While the Jewish community of Yemen, whose roots stretch back to antiquity (and possibly to Second Temple times), had long used the Babylonian (supralinear) system of vocalization and accentuation when transcribing Torah codices, it, too, gradually adopted the Tiberian system, probably under the influence of Maimonides, whom Yemenite Jews revered as a halakhic authority. Because of the high degree of exactitude with which Yemenite biblical manuscripts, known as tijan (sing., taj; Arabic for “crown”), were copied, as well as their adherence to the prescriptions of the Masorah, modern researchers consider these volumes to be valuable witnesses to the Ben-Asher tradition. Indeed, the famous Bible scholar Mordechai Breuer saw the fact that the eclectic version of the Bible that he had edited turned out, post facto, to match the tradition reflected in tijan as proof positive of the soundness of the methodology he had employed in making his editorial determinations. The present lot is a manuscript taj comprising almost the entire Pentateuch, with only three folios lacking from the end of Deuteronomy (32:17b-34:12).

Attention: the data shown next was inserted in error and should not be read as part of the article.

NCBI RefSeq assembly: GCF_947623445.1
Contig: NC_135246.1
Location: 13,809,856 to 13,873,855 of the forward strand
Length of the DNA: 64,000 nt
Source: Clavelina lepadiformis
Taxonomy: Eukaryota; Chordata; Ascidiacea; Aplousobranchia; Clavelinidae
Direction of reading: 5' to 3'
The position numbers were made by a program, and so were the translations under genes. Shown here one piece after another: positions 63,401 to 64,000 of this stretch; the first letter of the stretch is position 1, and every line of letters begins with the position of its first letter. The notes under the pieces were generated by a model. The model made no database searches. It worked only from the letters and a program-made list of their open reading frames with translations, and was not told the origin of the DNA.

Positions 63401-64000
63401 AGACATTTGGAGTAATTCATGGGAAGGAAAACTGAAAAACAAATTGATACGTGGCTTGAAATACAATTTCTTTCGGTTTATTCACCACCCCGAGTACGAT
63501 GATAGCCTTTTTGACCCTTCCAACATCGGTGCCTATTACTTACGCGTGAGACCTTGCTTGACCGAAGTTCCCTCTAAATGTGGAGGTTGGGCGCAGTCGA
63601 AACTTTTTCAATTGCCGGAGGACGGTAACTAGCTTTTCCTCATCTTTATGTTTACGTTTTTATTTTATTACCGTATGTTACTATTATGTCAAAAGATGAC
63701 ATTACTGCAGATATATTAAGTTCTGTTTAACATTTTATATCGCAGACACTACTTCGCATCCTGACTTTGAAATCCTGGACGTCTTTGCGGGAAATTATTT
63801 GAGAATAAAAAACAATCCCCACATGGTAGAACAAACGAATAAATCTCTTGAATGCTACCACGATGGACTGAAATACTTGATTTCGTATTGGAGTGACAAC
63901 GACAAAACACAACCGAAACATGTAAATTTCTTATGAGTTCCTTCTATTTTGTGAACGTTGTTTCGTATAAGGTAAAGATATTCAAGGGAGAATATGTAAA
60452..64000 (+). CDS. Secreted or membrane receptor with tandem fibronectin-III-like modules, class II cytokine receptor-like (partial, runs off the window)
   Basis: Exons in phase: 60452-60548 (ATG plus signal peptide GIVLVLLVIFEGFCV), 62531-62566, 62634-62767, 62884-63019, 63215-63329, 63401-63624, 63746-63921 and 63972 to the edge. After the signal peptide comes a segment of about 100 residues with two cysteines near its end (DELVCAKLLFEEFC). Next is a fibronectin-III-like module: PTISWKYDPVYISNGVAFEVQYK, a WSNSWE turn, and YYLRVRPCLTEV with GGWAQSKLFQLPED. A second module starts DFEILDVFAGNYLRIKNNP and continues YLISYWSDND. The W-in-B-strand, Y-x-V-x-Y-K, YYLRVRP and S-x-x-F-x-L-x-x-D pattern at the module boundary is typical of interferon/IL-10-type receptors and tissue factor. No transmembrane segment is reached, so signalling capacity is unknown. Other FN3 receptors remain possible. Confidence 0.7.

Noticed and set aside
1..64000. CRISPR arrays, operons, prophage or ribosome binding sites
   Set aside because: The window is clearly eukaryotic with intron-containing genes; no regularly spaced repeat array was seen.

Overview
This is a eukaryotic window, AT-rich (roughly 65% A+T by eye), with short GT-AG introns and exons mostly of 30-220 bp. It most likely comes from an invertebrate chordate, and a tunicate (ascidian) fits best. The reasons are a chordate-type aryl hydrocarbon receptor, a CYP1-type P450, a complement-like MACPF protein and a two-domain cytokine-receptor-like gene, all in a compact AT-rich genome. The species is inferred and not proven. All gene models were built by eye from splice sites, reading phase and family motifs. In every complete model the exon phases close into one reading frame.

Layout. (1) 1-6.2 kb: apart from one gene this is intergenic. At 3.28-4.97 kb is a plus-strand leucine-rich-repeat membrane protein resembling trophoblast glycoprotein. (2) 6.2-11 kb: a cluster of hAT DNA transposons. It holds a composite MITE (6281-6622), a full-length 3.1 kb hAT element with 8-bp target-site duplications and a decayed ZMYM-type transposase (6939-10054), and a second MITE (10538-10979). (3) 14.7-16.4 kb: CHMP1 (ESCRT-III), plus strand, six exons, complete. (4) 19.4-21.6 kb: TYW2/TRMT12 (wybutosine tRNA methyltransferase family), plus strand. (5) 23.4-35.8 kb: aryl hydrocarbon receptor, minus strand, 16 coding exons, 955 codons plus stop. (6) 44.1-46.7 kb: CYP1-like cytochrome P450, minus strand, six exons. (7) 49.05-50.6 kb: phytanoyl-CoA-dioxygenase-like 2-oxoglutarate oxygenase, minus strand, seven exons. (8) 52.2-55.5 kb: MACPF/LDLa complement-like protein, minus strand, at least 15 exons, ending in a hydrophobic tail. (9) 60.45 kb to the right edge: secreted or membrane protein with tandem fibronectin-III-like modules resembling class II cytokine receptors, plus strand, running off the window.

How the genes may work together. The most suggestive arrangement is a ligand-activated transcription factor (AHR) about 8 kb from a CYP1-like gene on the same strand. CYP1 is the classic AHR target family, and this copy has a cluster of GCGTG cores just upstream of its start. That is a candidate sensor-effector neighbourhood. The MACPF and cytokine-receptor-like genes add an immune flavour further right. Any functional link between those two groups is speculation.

The main differences between tijan and Hebrew Bibles copied in other parts of the Jewish world concern minute details of the biblical text, its vocalization, and its accentuation. Examples include the use of the plural form va-yihyu (they were), rather than the singular va-yehi, in Gen. 9:29 (see f. 11r) and the spelling of the word dakka (crushed) in Deut. 23:2 with a final alef, rather than a he (see f. 250v). Another distinctive feature of tijan is their scrupulousness in laying out the biblical text, especially the songs, in consonance with Maimonides’ prescriptions. This means that the last two lines of the Song of the Sea (Ex. 15:1-19; see ff. 85v-86v) each split their text into two blocks separated by an empty space and that the Song of Moses (Deut. 32:1-43; see f. 264r-v) is transcribed on sixty-seven, rather than seventy, lines. (Though the end of the Song of Moses is lacking here, it is evident that the scribe planned to complete the text in sixty-seven lines given the way he wrote lines 10 and 16.)